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Code Red: All There Is To Know About Your Menstrual Cycle

Code Red: All There Is To Know About Your Menstrual Cycle

Let’s have a good look at the menstrual cycle (aka your period). What exactly is happening in our bodies throughout the cycle? What impacts it? How do hormone changes impact how we feel? Aunt Flow, code red, time of the month: whatever you call it, we’re here for you and we're ready to bust some of those pesky myths around periods and fertility… 


How long is your menstrual cycle?

Ok, let’s start from the top.  Your menstrual cycle is the number of days from the first day of bleeding in one month, to the first day of bleeding in the next. On average, this is 28 days but the majority of cycles fall somewhere between 26 and 36 days. On average, periods (the time you bleed) last between 4-6 days, but this can vary from person to person.


What are the phases within the cycle?

The cycle has three distinct phases; the follicular, ovulatory and luteal phases. 


The follicular phase

During the follicular phase, oestrogen causes a spike in LH (luteinising hormone) which triggers ovulation, meaning your ovary releases an egg. 


The ovulatory phase

This ovulatory phase typically occurs in the middle of the cycle, and some people will experience pain at this time.


The luteal phase

Following ovulation, progesterone begins to rise and levels peaks at around day 21.

The fall in progesterone levels triggers the lining of your uterus to shed – meaning you get your period. However, if your egg has been fertilised, and is implanted into the uterine lining, progesterone levels are maintained and you do not have a period.

On average, periods last between 4-6 days, but this can vary from person to person.


Ready for some mistruths around the menstrual cycle, periods, and fertility? You might not have heard all of them or they all might plague the back of your mind every month: but which ones are actually false? 


You can’t have sex on your period. 

We can (and frequently will) talk for days about period sex, but in short, yes you can and yes, it can be amazing. 


You can’t get pregnant during your period. 

To add to the first point, make sure you use protection when you have period sex if you don’t want to fall pregnant, as your cycle may be short, meaning you release an egg nearer to the time of your period. Equally, sperm can live in the genital tract for up to 5 days.


Every menstrual’s cycle is 28 days: 

Each menstrual cycle is unique to its body. There are many factors that influence our cycles, such as exercise, weight, stress. The average range varies from 26 to 36 days.


You can only get pregnant on one day of the month.

 You're most fertile and therefore most likely to get pregnant at the time of ovulation (when an egg is released from your ovaries), which usually occurs around day 14. It's less likely that you'll get pregnant just after your period, although it can happen as discussed above.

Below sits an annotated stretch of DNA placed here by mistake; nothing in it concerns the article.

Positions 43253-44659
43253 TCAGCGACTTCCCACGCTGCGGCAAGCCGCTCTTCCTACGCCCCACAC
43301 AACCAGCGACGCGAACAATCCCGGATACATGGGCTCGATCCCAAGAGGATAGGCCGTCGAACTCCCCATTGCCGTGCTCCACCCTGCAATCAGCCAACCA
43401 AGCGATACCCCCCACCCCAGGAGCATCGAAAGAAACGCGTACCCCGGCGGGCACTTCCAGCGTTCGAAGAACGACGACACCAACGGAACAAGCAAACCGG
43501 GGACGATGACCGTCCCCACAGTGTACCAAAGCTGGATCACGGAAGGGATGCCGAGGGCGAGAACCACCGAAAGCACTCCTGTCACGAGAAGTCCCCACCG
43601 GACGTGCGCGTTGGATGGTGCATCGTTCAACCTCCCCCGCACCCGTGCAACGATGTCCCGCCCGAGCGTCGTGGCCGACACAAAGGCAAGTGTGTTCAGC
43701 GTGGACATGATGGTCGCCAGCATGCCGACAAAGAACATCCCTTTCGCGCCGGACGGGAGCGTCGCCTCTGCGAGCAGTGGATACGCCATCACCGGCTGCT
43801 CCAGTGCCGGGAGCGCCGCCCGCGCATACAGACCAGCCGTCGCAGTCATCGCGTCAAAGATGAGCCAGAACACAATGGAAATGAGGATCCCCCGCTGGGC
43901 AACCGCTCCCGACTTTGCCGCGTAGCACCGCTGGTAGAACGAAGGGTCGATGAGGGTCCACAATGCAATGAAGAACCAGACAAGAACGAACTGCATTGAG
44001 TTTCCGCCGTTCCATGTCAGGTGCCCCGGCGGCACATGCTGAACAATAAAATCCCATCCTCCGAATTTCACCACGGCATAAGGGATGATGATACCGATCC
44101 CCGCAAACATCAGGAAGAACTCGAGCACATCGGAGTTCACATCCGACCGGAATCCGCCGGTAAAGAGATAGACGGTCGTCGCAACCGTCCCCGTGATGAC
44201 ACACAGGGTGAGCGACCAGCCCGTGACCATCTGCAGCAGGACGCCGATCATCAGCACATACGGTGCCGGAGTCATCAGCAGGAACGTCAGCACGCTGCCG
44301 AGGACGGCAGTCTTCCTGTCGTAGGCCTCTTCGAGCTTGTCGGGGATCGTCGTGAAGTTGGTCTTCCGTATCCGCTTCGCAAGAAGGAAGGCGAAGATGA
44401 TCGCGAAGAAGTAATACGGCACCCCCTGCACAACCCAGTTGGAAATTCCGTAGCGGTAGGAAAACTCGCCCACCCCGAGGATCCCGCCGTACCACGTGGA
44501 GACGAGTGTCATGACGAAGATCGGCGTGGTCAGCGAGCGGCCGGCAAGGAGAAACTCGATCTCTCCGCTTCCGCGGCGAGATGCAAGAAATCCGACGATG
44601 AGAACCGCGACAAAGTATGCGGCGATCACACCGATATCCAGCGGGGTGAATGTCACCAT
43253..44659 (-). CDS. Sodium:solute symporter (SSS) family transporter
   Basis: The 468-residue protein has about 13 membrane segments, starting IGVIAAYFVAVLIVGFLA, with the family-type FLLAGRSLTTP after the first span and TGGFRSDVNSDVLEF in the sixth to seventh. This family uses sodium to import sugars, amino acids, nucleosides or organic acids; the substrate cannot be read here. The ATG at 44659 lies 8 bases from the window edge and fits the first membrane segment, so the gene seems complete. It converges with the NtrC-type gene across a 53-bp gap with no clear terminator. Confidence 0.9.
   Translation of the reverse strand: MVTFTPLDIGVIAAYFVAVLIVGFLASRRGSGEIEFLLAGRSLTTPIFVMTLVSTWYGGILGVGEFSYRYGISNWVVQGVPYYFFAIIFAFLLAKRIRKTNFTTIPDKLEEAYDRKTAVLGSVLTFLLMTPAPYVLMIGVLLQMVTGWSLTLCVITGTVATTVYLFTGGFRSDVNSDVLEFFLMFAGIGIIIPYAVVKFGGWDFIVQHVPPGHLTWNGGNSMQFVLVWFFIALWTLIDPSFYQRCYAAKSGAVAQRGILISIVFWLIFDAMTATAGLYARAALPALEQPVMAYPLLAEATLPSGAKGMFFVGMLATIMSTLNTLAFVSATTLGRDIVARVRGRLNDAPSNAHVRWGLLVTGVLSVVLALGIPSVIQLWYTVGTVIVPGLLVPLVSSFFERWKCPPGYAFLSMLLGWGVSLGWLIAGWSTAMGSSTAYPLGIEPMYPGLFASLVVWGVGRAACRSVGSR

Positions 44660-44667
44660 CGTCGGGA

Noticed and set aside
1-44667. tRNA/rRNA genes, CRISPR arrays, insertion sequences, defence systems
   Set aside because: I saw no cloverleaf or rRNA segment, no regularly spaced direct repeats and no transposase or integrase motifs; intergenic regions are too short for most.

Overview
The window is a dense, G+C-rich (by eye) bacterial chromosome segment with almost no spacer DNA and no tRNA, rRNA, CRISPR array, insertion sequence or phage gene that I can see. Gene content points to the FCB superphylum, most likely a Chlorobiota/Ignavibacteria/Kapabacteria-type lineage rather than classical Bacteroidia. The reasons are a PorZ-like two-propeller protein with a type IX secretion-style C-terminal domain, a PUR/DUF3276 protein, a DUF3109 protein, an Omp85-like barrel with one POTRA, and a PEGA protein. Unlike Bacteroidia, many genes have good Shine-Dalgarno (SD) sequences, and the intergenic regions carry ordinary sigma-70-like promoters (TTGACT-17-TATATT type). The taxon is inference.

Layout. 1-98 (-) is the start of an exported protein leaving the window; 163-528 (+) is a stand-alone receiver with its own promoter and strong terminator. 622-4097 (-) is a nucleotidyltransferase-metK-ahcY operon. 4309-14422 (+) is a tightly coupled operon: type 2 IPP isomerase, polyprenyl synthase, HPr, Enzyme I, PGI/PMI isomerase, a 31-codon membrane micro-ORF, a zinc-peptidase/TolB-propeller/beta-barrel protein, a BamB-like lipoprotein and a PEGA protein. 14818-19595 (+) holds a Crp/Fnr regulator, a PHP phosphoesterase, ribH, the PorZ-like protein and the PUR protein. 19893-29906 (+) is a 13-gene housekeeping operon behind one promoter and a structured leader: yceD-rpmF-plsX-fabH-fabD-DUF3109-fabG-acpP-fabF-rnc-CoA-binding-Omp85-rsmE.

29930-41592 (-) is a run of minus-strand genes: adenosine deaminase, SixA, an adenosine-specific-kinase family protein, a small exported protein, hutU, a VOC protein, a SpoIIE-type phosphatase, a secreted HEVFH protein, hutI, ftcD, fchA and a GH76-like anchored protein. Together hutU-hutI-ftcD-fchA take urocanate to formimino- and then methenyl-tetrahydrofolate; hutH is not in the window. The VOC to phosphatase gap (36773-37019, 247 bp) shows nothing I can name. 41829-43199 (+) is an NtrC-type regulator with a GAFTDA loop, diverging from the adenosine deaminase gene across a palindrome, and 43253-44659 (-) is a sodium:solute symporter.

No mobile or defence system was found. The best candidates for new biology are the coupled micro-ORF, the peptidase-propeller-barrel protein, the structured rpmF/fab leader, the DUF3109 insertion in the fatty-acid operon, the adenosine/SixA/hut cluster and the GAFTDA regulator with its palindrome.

The ovary ovulates more than once a cycle.

You can ovulate more than once a month. A growth wave of 15 to 20 egg-carrying cells called follicles occurs before ovulation. One follicle will become dominant while the others die off.


Sperm live for one day before dying.

 As mentioned in point two, those little swimmers can survive for up to 5 days, meaning if there is an egg to fertilise within that time, they will try their very best to do so. 


You need periods in order to stay healthy: 

This is not true. 


Menstruation glossary:

corpus luteum: A mass of tissue formed in the ovary after ovulation that secretes progesterone and eventually disintegrates if the egg is not fertilised.


endometrium: The mucous membrane that lines the uterus and thickens in preparation for the implantation of an embryo and is shed during menstruation.


oestrogen: A female sex hormone produced by the ovaries, dominant in the

first half of the menstrual cycle.


fallopian tube: One of the two tubes on either side of the uterus that carry the egg from an ovary to the uterus.


follicle-stimulating hormone (FSH): A hormone produced by the pituitary gland that stimulates the maturation of the ovarian follicles in preparation for ovulation.


follicular phase: The first half of the menstrual cycle when oestrogen is high and the ovarian follicles mature in preparation for ovulation.


luteal phase: The second half of the menstrual cycle that occurs after ovulation when progesterone is higher.


luteinising hormone (LH): A hormone produced by the pituitary gland that triggers ovulation and the development of the corpus luteum.


ovaries: Female reproductive organs that produce eggs and hormones.


ovulation: When the ovary releases an egg.


ovulatory phase: The phase between the follicular and luteal phases when 

LH surges, triggering the release of an egg.


progesterone: A hormone that is released by the corpus luteum in the ovary to help prepare the uterus for the implantation of an embryo, dominant in the second half of the menstrual cycle.


testosterone: A sex hormone secreted by the ovaries and adrenal glands that rises before ovulation, and plays a role in the growth and maintenance of female reproductive tissue and bone mass.

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